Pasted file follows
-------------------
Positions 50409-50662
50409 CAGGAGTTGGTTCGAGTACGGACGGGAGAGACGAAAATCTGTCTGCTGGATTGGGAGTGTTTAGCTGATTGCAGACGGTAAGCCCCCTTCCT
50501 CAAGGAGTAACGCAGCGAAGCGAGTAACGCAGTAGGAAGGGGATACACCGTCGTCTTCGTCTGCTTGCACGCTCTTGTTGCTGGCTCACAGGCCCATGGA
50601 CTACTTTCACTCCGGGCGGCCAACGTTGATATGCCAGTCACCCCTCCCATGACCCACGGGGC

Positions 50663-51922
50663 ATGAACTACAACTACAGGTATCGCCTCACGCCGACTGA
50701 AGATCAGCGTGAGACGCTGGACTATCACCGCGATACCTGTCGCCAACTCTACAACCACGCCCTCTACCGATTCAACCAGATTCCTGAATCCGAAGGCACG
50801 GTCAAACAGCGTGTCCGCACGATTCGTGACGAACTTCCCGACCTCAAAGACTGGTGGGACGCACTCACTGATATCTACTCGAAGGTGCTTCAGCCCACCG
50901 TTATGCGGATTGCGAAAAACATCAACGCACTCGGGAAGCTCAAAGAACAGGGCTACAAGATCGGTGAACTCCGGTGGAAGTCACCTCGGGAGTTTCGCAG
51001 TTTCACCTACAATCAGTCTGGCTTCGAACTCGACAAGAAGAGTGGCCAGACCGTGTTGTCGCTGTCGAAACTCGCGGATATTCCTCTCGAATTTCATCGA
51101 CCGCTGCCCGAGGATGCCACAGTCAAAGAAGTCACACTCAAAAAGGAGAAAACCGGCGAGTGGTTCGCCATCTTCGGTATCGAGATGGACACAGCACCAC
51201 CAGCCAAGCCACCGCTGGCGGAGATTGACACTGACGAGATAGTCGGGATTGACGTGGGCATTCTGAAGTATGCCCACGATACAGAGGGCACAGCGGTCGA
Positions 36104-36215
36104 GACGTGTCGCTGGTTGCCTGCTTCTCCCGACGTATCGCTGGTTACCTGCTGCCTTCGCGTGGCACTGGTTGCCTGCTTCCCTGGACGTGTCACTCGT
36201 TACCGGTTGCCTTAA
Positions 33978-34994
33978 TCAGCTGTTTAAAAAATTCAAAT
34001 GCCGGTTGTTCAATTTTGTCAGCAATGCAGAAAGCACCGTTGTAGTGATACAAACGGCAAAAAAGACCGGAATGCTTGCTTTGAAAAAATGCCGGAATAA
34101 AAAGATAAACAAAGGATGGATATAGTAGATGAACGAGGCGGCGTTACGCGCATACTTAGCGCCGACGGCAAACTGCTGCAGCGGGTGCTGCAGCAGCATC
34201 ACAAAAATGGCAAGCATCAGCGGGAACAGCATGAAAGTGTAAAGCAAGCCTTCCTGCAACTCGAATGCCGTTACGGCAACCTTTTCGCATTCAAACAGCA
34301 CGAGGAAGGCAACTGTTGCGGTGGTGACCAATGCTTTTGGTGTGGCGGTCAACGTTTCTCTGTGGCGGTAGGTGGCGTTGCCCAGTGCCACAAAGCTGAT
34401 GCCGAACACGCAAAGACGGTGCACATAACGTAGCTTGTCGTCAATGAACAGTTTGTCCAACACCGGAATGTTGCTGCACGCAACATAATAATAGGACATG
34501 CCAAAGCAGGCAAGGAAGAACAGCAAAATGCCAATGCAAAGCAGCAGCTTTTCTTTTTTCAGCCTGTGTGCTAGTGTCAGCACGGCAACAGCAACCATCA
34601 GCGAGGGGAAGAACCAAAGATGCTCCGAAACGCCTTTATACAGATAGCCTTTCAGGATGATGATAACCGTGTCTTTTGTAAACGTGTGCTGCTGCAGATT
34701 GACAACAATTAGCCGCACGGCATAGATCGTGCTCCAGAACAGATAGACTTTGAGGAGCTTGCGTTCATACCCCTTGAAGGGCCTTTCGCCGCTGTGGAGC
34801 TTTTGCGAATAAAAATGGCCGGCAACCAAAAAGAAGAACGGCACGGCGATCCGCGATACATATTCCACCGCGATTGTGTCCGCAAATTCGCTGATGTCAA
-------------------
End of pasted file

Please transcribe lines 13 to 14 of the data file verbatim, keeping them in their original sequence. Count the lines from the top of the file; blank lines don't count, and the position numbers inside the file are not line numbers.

Positions 36104-36215
36104 GACGTGTCGCTGGTTGCCTGCTTCTCCCGACGTATCGCTGGTTACCTGCTGCCTTCGCGTGGCACTGGTTGCCTGCTTCCCTGGACGTGTCACTCGT